Similarly, according to Nichols et al. and Vitale et al.,
there were significant correlations between the OSDI
and NEI-VFQ, too.9,10 By comparing the control group
and DES cases, Schiffman et al. found that the sensi-
tivity and specificity of OSDI were 0.60 and 0.83, re-
spectively, but there were limited correlations between
the TBUT and Schirmer tests’ scores, flourescein and
lisamin green staining, and OSDI.6It was found in our
study that there was a significant inverse correlation be-
tween the OSDI and TBUT test scores, whereas there
was no correlation between the OSDI and Schirmer test
scores.
As a conclusion, although there is no internationally
accepted criterion for the diagnosis of DES at the mo-
ment, the OSDI is a standardized instrument to eval-
uate symptoms, and can easily be performed and used
to support the diagnosis of DES.
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393 Ocular Surface Disease Index and Dry Eye Syndrome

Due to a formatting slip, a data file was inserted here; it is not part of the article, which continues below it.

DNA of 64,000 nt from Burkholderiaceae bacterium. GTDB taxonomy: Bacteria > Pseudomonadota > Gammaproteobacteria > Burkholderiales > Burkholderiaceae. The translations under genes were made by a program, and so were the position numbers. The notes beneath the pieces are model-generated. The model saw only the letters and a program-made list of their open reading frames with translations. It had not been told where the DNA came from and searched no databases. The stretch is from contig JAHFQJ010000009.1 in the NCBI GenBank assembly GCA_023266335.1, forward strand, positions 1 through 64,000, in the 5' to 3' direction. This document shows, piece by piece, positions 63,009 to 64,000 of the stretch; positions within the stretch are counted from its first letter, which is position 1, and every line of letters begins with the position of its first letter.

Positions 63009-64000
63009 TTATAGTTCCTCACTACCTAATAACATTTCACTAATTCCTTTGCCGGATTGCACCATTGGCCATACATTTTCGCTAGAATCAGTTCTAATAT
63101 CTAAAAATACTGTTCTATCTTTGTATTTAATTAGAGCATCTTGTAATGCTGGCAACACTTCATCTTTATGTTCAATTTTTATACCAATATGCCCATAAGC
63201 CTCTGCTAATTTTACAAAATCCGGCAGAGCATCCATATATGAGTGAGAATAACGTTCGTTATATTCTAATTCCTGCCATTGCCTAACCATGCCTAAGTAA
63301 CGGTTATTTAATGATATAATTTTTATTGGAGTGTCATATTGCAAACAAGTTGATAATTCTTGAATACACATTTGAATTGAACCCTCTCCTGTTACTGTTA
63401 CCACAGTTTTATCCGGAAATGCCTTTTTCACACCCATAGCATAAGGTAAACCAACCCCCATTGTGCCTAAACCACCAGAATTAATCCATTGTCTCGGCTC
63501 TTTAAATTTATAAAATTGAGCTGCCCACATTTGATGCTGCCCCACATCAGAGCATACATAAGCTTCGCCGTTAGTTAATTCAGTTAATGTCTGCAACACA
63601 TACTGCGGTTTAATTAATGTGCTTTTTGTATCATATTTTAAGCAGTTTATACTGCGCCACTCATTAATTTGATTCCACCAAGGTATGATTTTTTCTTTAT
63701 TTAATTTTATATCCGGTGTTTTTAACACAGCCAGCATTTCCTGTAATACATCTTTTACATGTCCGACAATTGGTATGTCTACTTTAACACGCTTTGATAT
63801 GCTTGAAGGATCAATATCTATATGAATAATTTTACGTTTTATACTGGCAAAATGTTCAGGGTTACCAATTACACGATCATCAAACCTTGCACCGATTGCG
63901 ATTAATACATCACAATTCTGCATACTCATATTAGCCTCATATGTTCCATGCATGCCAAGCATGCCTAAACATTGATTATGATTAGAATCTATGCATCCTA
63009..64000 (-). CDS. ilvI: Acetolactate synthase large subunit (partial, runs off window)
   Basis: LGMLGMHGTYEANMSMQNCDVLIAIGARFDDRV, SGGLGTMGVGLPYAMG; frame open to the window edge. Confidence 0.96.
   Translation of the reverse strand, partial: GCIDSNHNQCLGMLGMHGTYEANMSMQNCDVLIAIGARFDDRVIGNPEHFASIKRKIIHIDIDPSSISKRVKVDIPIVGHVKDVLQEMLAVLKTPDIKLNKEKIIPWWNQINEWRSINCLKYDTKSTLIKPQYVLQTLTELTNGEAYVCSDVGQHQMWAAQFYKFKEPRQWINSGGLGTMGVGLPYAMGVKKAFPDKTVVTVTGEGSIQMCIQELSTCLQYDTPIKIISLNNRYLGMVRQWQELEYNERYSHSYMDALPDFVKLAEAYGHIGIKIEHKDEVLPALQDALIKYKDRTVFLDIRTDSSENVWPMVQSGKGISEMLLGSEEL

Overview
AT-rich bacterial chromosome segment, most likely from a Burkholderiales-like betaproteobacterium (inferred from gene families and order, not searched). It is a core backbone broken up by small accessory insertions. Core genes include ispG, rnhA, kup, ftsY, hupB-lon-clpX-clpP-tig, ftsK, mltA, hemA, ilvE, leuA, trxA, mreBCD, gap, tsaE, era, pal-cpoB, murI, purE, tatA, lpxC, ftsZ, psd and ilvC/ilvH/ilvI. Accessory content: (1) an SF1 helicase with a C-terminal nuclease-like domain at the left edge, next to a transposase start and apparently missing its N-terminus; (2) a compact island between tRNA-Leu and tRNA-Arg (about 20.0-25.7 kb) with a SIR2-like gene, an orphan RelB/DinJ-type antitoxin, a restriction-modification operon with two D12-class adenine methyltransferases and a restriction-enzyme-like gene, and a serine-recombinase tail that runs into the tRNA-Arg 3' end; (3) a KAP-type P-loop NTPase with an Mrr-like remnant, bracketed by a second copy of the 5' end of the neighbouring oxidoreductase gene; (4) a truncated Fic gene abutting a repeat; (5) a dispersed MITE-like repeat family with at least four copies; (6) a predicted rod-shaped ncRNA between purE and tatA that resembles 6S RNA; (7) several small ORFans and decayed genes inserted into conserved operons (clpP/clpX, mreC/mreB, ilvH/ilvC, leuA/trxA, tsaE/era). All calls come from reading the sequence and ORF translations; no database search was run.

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Dry eye disease (DED) is a multifactorial disease of the tears and ocular surface. Dry eye disease is an important public health problem which lead to ocular discomfort and disrupt on the patient’s daily activity. The prevalence of DED varies with age and demographic between 5,5% - 50,1% and increased with age and has been associated with chronic illness such as diabetes melitus and hypertension. This study to investigate the correlation between DED with depression, anxiety and stress. Research location at Sanglah Hospital eye policlinic in Denpasar-Bali with 93 sample were analyzed. Data was analyzed to get correlation between DED and depression, anxiety and stress with sex, education, work, and chronic illness used SPSS program. Ninety-three patients admitted to eye policlinic, mostly female 50 (53,8%) with median age 45,00 ±12,445. The correlation between DED and depression, anxiety and stress showed inversely correlation. The correlation between OSDI score with depression, anxiety and stress showed positive correlation (depression r 0,27, p=0,008; anxiety r 0,31, p= 0,003; stress r 0,29, p=0,004). There are correlation of OSDI score with depression, anxiety and stress but not correlated with objective DED tests. Higher OSDI score was correlated with higher depression, anxiety and stress score.